Primary Energy and CO2 Conversion Factors

Carsten Petersdorff and Alex Primas

The delivered and used energy in buildings for heating and DHW is conventionally fossil fuels (gas and oil), district heating, electricity or renewable resources that cause different CO2 emissions when converted to heat. To judge the different environmental impacts of buildings during operation, two indicators are used in this book:

1 The primary energy: this is the amount of energy consumption on site, plus losses that occur in the transformation, distribution and extraction of energy.

2 CO2 emissions: these are related to the heat energy consumption, including the whole chain from extraction to transformation of the energy carrier to heat. Using the CO2 equivalent values (CO2eq), not only CO2 but all greenhouse gases are taken into account, weighted with their impact on global warming.

To determine the primary energy use or the related CO2 eq emissions, different methodologies are common. The purpose with this appendix is to describe the definitions and boundary conditions that are assumed for the simulations in this book:

• Only the non-renewable share of primary energy is taken into account.

• All factors are related to the lower heating value (LHV), not including condensation energy. This could mean that, theoretically, the efficiency of a heating system could exceed 100 per cent if a condensing gas furnace is used. However, we use 100 per cent efficiency for gas, 98 per cent for oil and 85 per cent for pellets. For DHW, the efficiency is 85 per cent.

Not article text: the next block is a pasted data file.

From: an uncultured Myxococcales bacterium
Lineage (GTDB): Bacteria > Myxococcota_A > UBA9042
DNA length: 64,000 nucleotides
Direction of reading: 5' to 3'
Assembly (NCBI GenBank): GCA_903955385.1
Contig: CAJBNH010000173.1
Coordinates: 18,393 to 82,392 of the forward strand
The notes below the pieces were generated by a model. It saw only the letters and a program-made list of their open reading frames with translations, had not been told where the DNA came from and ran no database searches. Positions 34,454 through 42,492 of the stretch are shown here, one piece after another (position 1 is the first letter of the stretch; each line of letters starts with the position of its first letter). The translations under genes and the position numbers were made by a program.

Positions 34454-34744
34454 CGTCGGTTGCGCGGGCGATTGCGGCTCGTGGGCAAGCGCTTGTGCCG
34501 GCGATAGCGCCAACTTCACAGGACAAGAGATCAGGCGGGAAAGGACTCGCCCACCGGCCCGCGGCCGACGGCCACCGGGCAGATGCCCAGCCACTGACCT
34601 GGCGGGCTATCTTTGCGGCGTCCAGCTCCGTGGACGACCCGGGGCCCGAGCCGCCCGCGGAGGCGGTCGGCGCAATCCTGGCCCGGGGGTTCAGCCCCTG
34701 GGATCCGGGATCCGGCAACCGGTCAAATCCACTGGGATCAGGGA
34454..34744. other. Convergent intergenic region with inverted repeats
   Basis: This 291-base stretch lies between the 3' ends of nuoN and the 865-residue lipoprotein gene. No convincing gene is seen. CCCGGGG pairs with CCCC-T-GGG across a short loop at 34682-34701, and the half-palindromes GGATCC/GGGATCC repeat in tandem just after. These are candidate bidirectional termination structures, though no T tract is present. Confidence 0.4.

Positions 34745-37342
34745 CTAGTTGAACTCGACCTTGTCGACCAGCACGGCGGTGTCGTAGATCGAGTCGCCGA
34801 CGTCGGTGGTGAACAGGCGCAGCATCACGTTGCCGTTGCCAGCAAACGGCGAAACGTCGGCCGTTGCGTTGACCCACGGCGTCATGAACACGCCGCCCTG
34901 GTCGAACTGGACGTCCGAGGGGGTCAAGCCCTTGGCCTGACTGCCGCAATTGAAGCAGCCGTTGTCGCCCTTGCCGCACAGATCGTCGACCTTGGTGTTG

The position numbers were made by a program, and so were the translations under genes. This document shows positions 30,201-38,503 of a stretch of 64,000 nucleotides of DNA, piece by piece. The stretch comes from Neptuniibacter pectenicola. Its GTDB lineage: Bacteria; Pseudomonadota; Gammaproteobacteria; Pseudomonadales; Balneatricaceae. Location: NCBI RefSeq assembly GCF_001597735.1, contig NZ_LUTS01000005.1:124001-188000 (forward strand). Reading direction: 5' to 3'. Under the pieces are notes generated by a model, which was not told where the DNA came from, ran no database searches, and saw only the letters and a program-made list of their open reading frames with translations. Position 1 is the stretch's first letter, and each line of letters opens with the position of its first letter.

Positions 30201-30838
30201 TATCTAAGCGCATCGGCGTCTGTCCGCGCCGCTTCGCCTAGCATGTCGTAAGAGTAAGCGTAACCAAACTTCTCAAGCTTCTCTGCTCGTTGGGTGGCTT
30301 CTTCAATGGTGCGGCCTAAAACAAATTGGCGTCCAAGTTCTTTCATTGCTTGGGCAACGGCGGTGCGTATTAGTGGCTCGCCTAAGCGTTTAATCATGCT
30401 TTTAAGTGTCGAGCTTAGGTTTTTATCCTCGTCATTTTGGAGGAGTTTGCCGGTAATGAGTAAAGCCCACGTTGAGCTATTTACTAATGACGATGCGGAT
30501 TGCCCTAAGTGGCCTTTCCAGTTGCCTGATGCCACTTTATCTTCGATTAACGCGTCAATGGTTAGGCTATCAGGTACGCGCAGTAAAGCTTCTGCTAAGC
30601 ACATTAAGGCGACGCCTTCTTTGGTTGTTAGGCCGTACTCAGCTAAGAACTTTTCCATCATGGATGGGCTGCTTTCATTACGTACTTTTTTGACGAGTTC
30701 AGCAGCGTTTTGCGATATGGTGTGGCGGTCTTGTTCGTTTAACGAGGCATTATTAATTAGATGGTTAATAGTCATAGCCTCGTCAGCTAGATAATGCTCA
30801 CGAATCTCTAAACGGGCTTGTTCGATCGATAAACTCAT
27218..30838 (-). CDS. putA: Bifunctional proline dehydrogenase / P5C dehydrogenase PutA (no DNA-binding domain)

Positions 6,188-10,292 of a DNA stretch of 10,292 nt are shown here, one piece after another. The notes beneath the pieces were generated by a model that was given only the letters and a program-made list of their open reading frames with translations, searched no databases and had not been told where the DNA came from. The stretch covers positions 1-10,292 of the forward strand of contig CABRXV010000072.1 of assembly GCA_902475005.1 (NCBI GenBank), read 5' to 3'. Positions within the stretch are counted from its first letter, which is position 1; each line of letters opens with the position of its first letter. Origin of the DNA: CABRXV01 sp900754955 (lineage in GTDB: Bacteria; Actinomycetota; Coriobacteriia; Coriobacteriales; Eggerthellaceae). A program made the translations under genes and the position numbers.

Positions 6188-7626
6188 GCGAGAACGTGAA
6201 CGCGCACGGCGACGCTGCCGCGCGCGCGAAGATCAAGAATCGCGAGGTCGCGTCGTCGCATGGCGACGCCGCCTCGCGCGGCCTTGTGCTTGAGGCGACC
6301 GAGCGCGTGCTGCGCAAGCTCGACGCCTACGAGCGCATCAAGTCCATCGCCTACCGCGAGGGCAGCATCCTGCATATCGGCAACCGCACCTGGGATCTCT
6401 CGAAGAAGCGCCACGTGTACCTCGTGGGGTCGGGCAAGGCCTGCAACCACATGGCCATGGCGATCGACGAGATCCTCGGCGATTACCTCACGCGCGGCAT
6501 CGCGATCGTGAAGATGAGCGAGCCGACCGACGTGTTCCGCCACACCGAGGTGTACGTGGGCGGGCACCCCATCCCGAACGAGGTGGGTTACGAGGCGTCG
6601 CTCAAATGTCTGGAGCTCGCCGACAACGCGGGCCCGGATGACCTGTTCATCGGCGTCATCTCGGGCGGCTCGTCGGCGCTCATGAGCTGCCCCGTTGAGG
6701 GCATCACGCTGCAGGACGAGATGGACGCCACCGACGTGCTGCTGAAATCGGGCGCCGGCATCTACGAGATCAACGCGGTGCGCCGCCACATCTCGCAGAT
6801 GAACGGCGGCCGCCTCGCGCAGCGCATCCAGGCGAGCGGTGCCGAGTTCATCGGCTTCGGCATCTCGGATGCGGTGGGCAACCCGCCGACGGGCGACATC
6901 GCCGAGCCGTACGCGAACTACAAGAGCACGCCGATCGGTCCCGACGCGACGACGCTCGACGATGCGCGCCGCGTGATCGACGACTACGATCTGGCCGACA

• As a geographical boundary, the borderline of the building plot is chosen, which means that each energy carrier that is delivered to the house is weighted with factors for primary energy and CO2eq emissions.

• For better comparison of the simulations, European average values are taken into account.

Table A1.1 presents the factors for primary energy and CO2eq that are used in the simulations in this book, based on the GEMIS tool (GEMIS, 2004).

Table A1.1 Primary energy factor (PEF) and CO2 conversion factors

Primary energy and CO2 conversion factors PEF CO2eq

Oil-lite 1.13 311

Natural gas 1.14 247

Hard coal 1.08 439

Lignite 1.21 452

Wood logs 0.01 6

Wood chips 0.06 35

Wood pellets 0.14 43

EU-17 electricity, grid 2.35 430 District heating combined heat and power (CHP) - coal condensation 70 per cent, oil 30 per cent 0.77 241

District heating CHP - coal condensation 35 per cent, oil 65 per cent 1.12 323

District heating heating plant, oil 100 per cent 1.48 406

Local district heating CHP - coal condensation 35 per cent, oil 65 per cent 1.10 127

Local district heating plant, oil 100 per cent 1.47 323

Local solar 0.00 0

Solar heat (flat) central 0.16 51

Photovoltaic (multi) 0.40 130

Wind electricity 0.04 20

Note that primary energy and CO2 conversion may differ for specific national circumstances. The different factors for electricity particularly influence the results on national levels (see Figures A1.1 and A1.2). On the other hand, the electricity market is international, which justifies average values for the EU-17 grid, for example.

3.50

EU countries

Source: Carsten Petersdorff and Alex Primas

Figure A1.1 National primary energy factors for electricity; the line represents the EU-17 mix that is used in this book

1000.0 900.0 800.0 700.0

S 500.0

g 400.0

1000.0 900.0 800.0 700.0

S 500.0

g 400.0

1

1

1

1

_ i

i 1

1

11

1

1 ■

1

1

1

11 n 1

_

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EU countries cc O

Source: Carsten Petersdorff and Alex Primas

Figure A1.2 National CO2 equivalent conversion factors for electricity; the line represents the EU-17mix that is used in this book

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